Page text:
Jack P. Carroll ’24
The faculty met virtually on Tuesday, Mar. 8 to discuss Environmental, Social, and Governance (ESG) and vote on the Academic Affairs Committee’s revisions to academic probation.
President of the College Joanne Berger-Sweeney opened the meeting with a discussion of ESG and its potential adoption at Trinity in preparation for the College’s Bicentennial next year. She described ESG as “a set of standards for a company’s operation that our socially-conscious investors like to use to consider potential investments.” Berger-Sweeney explained that the Environmental criteria relates to how a company performs as a steward of nature. The Social component evaluates how a company manages relationships with employees, customers, and the communities in which it operates. Governance deals with a company’s leadership and other areas including executive pay, audits, and internal control.
“In conversations with a number of people, I wonder if as part of Trinity’s bicentennial efforts culminating in the year 2023 we, as a Trinity College community, should make commitments to a generation of future Bantams related to ESG,” said Berger-Sweeney. She further described ESG as “an articulation of what we believe in and who we are as a community.” She indicated that the adoption of ESG would be an inclusive and iterative process. Berger-Sweeney revealed that different committees of the Board of Trustees are having conversations about ESG. The criteria will be discussed with a broader constituent group during the Trustees’ April meeting.
Responding to Berger-Sweeney’s presentation, one faculty member expressed concerns about adopting ESG. He explained that many companies risk “greenwashing” in which companies promote environmentally-friendly policies but do not actually implement them. “When you say ESG there are all kinds of companies that use that term. How do you use it? What metrics do you go by in order to ensure that we do right by our commitment? I want to make sure that this happens in a way that we can fully embrace,” said the faculty member to Berger-Sweeney. The professor also questioned which faculty committees would be involved in the development of these standards.
Berger-Sweeney did not explain how the College would use ESG and responded to the faculty member by stating that “It’s not about trying to define how somebody else defines our environmental commitment. It’s trying to articulate for ourselves what commitments we would be willing to adhere…that we want to make for future generations.”
The faculty then voted on the Academic Affairs Committee’s revisions to academic probation. Associate Professor of Psychology Elizabeth Casserly, who serves on the Committee, introduced the motion which contains four sections.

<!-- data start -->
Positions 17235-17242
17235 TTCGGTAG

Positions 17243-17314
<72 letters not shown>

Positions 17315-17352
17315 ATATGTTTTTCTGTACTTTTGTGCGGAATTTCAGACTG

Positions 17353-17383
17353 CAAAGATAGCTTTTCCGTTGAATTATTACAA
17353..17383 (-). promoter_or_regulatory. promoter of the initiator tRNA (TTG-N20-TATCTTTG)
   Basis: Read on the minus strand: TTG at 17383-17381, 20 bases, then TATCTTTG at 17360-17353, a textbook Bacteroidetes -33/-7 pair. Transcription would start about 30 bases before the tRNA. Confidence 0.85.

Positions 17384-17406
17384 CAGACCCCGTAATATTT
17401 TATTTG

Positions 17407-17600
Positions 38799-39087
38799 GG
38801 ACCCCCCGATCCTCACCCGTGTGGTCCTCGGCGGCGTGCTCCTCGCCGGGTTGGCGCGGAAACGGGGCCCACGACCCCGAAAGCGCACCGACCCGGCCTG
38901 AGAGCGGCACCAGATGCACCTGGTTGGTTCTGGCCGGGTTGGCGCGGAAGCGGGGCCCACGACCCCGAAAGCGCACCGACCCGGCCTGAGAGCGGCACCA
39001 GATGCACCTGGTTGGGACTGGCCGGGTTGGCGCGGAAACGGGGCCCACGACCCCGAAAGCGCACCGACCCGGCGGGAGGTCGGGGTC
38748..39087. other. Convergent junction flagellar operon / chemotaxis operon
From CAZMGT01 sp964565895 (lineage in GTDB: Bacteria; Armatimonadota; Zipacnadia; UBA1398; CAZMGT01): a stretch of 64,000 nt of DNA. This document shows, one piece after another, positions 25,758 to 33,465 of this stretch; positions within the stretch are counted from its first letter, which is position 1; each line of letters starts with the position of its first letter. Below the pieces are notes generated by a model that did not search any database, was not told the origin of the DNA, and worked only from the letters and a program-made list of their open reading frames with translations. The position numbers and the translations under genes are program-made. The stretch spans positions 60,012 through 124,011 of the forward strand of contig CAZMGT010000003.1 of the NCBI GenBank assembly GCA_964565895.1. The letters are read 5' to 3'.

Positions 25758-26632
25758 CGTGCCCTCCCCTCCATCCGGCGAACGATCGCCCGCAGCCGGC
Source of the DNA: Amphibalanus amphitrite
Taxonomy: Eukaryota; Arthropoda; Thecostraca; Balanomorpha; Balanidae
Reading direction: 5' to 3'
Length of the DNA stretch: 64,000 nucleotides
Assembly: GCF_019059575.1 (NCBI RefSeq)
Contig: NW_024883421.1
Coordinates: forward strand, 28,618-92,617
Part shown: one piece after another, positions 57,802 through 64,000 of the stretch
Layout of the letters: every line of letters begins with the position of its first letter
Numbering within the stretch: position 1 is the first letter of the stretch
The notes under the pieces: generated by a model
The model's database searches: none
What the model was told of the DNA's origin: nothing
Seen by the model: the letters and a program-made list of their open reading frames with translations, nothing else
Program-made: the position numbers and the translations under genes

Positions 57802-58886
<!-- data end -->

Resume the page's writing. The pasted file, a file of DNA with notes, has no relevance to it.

The first section stipulates that “any student attempting fewer than four credits (for traditional students) or the completion during the fall and spring term of a minimum of two-thirds the credits (for IDP students); or, any student accruing a semester GPA of 2.0 or below, or a single unsatisfactory grade (D or F), will receive ‘Academic Outreach.’”
The academic outreach notation would appear on a student’s advising transcript but not their permanent transcript. A letter would be sent to the student and copied to their academic advisor notifying them of the notation. Students would then have to meet with their advisor to discuss academic performance and identify pathways for improvement. Students on financial aid would receive a financial aid eligibility letter reminding them of the academic requirements needed for the upcoming semester to maintain their aid.
Casserly explained that academic outreach was developed for students who receive a single unsatisfactory grade in a semester or have one semester in which their grades are particularly low. She presented the motion as a solution to the flaws with the existing academic probation standards “where some people that we feel should be on academic probation are not currently getting into that kind of warning system and there are also some people where we feel it’s kind of maybe too harsh or not what they need.”
One faculty member criticized the academic outreach standards arguing that it dilutes the academic rigor of the College. He explained that under the new policy students who get a single D or an F in a course would not receive a firm enough warning to improve their grades: “the word outreach is so diluted and whittled down it’s almost like it doesn’t mean anything.” The faculty member also claimed that Trinity’s academic rigor has gradually declined over the course of the last twenty years. He emphasized that earning an F would mean not showing up to class, not completing any homework assignments, and doing no work whatsoever. The faculty member also questioned the motivations for revising the existing academic probation system: “If the impetus to do this is the number of academic probation waiver requests that the Committee gets then perhaps the best way to handle it is to, you know, not approving serious requests for removing academic probation.”
The first section of the motion establishing academic outreach was passed with 76 voting yes, 10 no, and 14 abstentions.
The second section requires that students who receive academic outreach for two consecutive semesters or three semesters total will receive an “Academic Warning.” The third section stipulates that students accruing more than one unsatisfactory grade (D or F) during a single semester or failing to maintain good academic standing will be placed on “Academic Probation.” The fourth section requires students who earn academic probation in two consecutive semesters or three semesters overall to take a “Required Withdrawal” of one semester from Trinity. Each of these sections were passed.